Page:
The Warrington head coach fears clubs will put themselves in danger of bankruptcy in attempts to avoid relegation under proposals for a two-tier Super League of 12 clubs from 2015.
The plan, in which the leagues would split into three divisions of eight before reverting to two leagues the following year, is one of three ideas currently being discussed by clubs as part of a consultation process being carried out by Rugby Football League chief executive Nigel Wood.
Clubs appear ready to ditch the current licensing system in favour of a return of automatic promotion and relegation from the end of next season which Smith, who performed the role of technical director for the RFL during his time as national coach from 2006-09, believes will result in more short-term decision-making and less emphasis on youth development.
Smith pointed out that Salford's new millionaire owner Marwan Koukash has gone on record to say that he intends to deliberately flout the salary cap in 2014 in order to provide the funds for Brian Noble to make the City Reds competitive.
"How good a decision is going to be made when you are desperate to stay in the division that you are in?" Smith asked at the end of Sunday's post-match press conference following his side's 52-6 Tetley's Challenge Cup fifth-round win over Salford.
"We have already got people saying that they are prepared to break the rules to win, what about breaking the rules to survive and stay in the competition? It is going to be mayhem. Do you know how much money is going to be spent on development?"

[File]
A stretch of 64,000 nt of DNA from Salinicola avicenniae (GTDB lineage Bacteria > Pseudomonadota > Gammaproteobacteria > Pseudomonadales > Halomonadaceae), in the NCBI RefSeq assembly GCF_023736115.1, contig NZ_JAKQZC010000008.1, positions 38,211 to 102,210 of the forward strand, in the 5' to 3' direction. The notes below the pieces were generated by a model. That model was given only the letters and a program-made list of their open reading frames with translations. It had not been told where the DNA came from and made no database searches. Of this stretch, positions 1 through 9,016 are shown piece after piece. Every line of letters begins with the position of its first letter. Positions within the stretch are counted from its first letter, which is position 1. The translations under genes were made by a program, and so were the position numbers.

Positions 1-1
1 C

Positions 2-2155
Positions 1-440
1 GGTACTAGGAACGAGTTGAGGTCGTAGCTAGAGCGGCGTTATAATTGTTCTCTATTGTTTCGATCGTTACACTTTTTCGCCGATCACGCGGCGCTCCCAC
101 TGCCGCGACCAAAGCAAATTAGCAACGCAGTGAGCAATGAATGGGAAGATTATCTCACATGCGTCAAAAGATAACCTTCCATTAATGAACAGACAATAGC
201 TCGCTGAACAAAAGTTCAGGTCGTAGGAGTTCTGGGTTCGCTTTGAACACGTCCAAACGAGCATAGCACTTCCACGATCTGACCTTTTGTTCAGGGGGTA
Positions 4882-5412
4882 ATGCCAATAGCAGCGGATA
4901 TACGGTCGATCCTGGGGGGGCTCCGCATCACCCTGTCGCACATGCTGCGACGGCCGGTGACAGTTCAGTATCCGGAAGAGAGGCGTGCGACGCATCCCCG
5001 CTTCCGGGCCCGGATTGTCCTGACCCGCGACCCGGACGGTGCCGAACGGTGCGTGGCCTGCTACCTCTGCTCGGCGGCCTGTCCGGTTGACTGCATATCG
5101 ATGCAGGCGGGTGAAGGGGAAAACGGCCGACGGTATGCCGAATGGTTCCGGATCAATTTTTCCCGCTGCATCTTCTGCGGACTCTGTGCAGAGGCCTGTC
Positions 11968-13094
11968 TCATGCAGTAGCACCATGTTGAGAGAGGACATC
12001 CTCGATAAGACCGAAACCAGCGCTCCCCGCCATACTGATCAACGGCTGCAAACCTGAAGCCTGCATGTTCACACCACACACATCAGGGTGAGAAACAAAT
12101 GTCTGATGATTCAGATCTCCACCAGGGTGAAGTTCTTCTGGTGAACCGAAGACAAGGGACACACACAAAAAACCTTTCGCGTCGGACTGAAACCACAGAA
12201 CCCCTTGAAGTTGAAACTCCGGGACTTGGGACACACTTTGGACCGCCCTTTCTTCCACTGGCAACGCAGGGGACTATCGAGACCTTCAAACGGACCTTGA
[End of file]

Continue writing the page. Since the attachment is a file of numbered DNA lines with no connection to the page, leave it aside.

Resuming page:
Smith also criticised Super League clubs for their decision to scrap the reserve-grade competition this season, and added: "I am over the innovative tag for rugby league. What about being stable, strong, consistent? We are in the midst of the worst economic crisis since the great depression and yet now is the time we are choosing to judge our current systems!
"We have been producing some really good young players, so much so that the Australians are coming here to take them. We are starting to produce some half-backs, outside backs, types of players that we have not produced for years and yet we change the system again.
"We take away that production system, take away the responsibility for clubs to produce those players and we go to a system that is 'popular' by all accounts. To just throw the whole system out the window is a knee-jerk reaction."